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Sergio Romero

Have Argentina made a mistake by leaving Sergio Romero out of their squad?

Sergio Romero has made it clear: he thinks he could have been ready for Argentina’s opening World Cup game against Iceland this Saturday.

Right at the start of the team’s training sessions, an old knee problem flared up, and coach Jose Sampaoli made the decision to drop him from the squad. Nahuel Guzman was hurriedly called up to replace him and join Willy Caballero and Franco Armani as the team’s trio of goalkeepers. All of them are over 30. But they have less than 10 caps between them, and none of them have played a senior competitive international.

Their lack of practice has been exacerbated by the fact that Argentina’s friendly match against Israel last Saturday did not go ahead. In an example of player power, the squad refused to go. For sporting reasons, Sampaoli had not been in favour of playing the game, complaining that he would rather stay in Barcelona, where the team were training, and that from the point of Argentina’s FA the main point of the game was to make money.

The players – who have been frustrated by the lack of competence of the local FA in recent years – became aware that the game had a strong political dimension – as part of Israel’s 70 years celebrations the match had controversially been switched from Haifa to Jerusalem. Worried about security implications, they made their displeasure clear, and the game was called off.

It means that Argentina’s only match practice since a 6-1 mauling by Spain at the end of March was a 4-0 stroll against an understrength Haiti side back in Buenos Aires at the end of May. Even is such undemanding circumstances they were utterly dependent on Lionel Messi, who scored three and made the other.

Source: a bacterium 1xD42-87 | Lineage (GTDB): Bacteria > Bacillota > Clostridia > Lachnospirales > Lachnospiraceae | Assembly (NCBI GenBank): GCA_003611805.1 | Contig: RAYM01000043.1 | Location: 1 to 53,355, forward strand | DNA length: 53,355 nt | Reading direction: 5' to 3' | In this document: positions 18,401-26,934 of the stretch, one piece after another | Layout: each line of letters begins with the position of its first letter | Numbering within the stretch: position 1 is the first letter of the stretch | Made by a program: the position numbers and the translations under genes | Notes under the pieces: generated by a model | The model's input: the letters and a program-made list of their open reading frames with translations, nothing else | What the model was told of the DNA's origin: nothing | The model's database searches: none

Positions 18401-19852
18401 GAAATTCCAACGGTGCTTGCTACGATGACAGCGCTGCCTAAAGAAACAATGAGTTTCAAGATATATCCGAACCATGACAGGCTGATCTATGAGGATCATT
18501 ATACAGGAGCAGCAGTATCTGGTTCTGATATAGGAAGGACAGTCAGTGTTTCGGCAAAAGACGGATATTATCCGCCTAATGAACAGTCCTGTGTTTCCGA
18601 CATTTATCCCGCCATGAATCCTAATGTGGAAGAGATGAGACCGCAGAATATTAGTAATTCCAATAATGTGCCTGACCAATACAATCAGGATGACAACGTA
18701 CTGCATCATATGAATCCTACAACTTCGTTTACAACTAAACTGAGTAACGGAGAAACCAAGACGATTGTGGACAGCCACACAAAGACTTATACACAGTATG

The match was not much of a test for Caballero, winning his third cap. He is thought to be in front of Armani on the basis that he is better with his feet. But he was far from convincing off his line against Spain, and did not even look especially comfortable in the Haiti match.

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All of this makes it hard to understand the absence of Romero from the squad. With 94 games he is Argentina’s most capped keeper, and has spent almost a decade, and the previous two World Cups, as the undisputed first choice.

Sampaoli said that he wanted a keeper who was able to train intensively with the team in the run up to the tournament.  It is fair point. But with the squad having to contain three keepers, Argentina could have waited, especially as they would be able to make a change in their squad for injury reasons as late as 24 hours before Saturday’s opening game against Iceland.

Perhaps the truth is that Sampaoli was already edging towards the idea of making a change of goalkeeper. Romero has spent much of his club career on the bench, and Sampaoli had been voicing his concern at the keeper’s inactivity with Manchester United. When he called up his World Cup squad, before Romero’s injury problem, the coach said that it would be “imprudent” to determine which of his keepers would start against Iceland.

Goalkeeper is a position of trust – and Sampaoli’s in Romero was clearly limited. In this case, it seems, the coach came to the conclusion that this keeper was not worth waiting for.

Caballero, of course, is also a reserve at Chelsea – after carrying out the same role at Manchester City. And Armani was until a few months ago based in Colombia and in the process of taking out Colombian citizenship, at least partly in the hope of gatecrashing their World Cup squad. Now one of them will soon be making a competitive debut – and they may be wishing they had been able to find their feet with at least one serious warm-up game before stepping into the global spotlight.

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